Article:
The two main tricks I used for variety were to divide standard features into multiple parts, and to design pieces that could be used in multiple ways.


Using partial segments from an fully-defined eye.


Reusing the same LCD segment for different features.

The whole thing was one big interlocking set of puzzle pieces. Adjust one piece and the effect cascades through the whole face. Fortunately, in the end it’s still just a static image. What you see is what you get. No variations, animations, extra dimensions, or even colors. Very refreshing for anyone toiling away on modern games.

Drawing Timelapse

Enjoy in silence.



iPad, Apple Pencil, Procreate

The LCD art was drawn in Procreate on an iPad with the convenience of layers and undo. I really feel for those poor souls 40 years ago working on paper. I am doughy soft when it comes to any kind of asset-creation hardship.


Blocks of green group unconnected segments

From Procreate I brought it into Photoshop and used the color channels for marking segment groups. At this point it’s still just an image so we needed a way to address individual segments/groups for the game’s display logic. Keiko wrote a Python script to split each segment out into subimages and I experimented with a few ways to manually assign names to them. There’s nearly 500 segments in all so this wasn’t exactly self-evident.


Connecting each segment to the image's edge

First try was to draw thin horizontal or vertical red lines running from each segment to the edge, similar to an actual solder trace. That put all segments in a 1D list around the edge, which could be synchronized with a text list of names. This quickly became too difficult to maintain so on to the second try.


Named Empty nodes placed on segments in Blender

Next I mapped the texture onto a quad in Blender, created Empty nodes, gave them names, and aligned them over each segment. With a short Python script, these node coordinates are exported to .json, where Keiko’s script combines it with the segment subimages to assign names. Much easier and maintainable once the scripts are done.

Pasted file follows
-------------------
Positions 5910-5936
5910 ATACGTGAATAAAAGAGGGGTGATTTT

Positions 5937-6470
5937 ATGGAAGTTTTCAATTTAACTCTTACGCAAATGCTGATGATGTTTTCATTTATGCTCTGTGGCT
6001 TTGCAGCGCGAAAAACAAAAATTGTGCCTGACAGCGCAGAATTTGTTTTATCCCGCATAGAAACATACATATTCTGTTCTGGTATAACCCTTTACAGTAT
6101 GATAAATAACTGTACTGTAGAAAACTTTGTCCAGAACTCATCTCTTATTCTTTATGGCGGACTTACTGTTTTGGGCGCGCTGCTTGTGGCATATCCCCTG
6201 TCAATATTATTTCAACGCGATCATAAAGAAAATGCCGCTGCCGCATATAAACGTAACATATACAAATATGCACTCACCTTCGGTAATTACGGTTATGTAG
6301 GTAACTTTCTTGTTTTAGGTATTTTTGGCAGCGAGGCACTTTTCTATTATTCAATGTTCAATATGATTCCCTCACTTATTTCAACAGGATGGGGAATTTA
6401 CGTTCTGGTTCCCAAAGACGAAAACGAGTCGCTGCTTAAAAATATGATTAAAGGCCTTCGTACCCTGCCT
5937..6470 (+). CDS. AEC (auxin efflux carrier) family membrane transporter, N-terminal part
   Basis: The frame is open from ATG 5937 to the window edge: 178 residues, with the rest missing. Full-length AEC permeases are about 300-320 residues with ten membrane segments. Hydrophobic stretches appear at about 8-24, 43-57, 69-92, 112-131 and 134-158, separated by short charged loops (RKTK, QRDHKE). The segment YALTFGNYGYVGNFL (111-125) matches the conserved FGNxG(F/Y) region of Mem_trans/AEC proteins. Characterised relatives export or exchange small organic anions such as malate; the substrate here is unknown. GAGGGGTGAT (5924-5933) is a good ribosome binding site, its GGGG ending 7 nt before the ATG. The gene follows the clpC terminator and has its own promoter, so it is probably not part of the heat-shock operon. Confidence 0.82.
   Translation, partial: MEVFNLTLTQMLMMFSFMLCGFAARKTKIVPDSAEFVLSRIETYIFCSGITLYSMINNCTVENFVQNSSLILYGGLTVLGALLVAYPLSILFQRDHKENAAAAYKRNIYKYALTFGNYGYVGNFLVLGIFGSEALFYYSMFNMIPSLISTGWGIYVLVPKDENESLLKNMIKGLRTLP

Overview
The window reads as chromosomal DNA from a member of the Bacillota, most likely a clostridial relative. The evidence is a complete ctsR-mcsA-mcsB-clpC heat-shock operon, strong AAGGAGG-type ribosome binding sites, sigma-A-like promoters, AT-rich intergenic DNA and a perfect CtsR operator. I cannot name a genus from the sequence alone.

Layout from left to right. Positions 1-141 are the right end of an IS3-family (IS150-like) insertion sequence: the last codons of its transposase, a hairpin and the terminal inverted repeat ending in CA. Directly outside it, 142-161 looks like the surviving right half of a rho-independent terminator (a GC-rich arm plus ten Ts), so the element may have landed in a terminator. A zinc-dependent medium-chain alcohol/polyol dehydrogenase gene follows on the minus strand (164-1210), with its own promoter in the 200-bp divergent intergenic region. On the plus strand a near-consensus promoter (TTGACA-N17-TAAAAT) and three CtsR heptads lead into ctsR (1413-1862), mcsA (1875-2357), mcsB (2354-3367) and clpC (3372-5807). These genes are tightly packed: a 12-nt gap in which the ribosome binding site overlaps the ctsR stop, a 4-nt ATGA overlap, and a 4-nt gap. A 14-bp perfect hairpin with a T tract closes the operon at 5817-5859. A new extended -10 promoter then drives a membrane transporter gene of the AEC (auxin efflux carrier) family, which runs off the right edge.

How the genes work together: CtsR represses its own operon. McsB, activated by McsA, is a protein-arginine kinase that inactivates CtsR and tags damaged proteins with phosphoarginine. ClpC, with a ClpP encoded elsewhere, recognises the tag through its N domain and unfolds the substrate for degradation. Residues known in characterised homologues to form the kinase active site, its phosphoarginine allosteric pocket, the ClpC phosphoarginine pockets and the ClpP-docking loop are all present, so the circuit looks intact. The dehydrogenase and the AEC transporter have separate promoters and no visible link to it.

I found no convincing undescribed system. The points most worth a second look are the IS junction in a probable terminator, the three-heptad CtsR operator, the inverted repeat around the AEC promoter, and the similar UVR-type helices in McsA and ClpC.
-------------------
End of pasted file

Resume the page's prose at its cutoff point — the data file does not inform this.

I often have random little tool needs this like. “Edit named points on an image”. I usually go pretty far twisting a stock tool to do it, writing something custom as a last resort. Blender’s great in a lot of these cases with how flexible and scriptable it is. Can’t recommend it enough.

Case Design

Along with the fun of designing an LCD panel I also jumped into this project with an itch to work up the plastic case. Back in the day, case design spanned a pretty wide swath from mundane to inspired. Since I’m hitting the nostalgia vein pretty hard I opted to go for something relatively generic, combining the bargain Radio Shack case with a slightly more elegant Bandai Game Digital series case.


I had a few goes at this, first testing out Affinity Designer, a very capable Illustrator-alike.


First (2D) case design made in Affinity Designer

Designer is full of thoughtful features and most importantly feels like modern software that isn’t dragged down by 30 years of legacy. I was fully happy with this case until I decided that actually everything should be in 3D. Over to Blender.


Final (3D) case design made in Blender

Blender’s Eevee viewport renderer is both gorgeous and an immense timesaver. I gave up on Maya after Obra Dinn so maybe things are nicer there now. At the time, this kind of convenience, in Maya, was unthinkable. Thinking it now every day in Blender.

Also a Game

Once the basics of the art were worked out, the course was set and I had to figure out how to port the gameplay. For Papers, Please I decided this meant just the most basic sequence:

  1. Wait for someone to enter the booth.
  2. See their face and read their stated name + country.
  3. Check their passport to verify everything matched.
  4. Stamp APPROVE or DENY.
  5. No story, no other docs, no dialog, no repeat characters, etc.

Focusing on just the stamps would hopefully capture an essential element of the original game and also keep the interface simple. As a personal preference, I enjoy the LCD games with just two left|right gameplay buttons over the more complicated ones with left|right|action or d-pad|action|etc.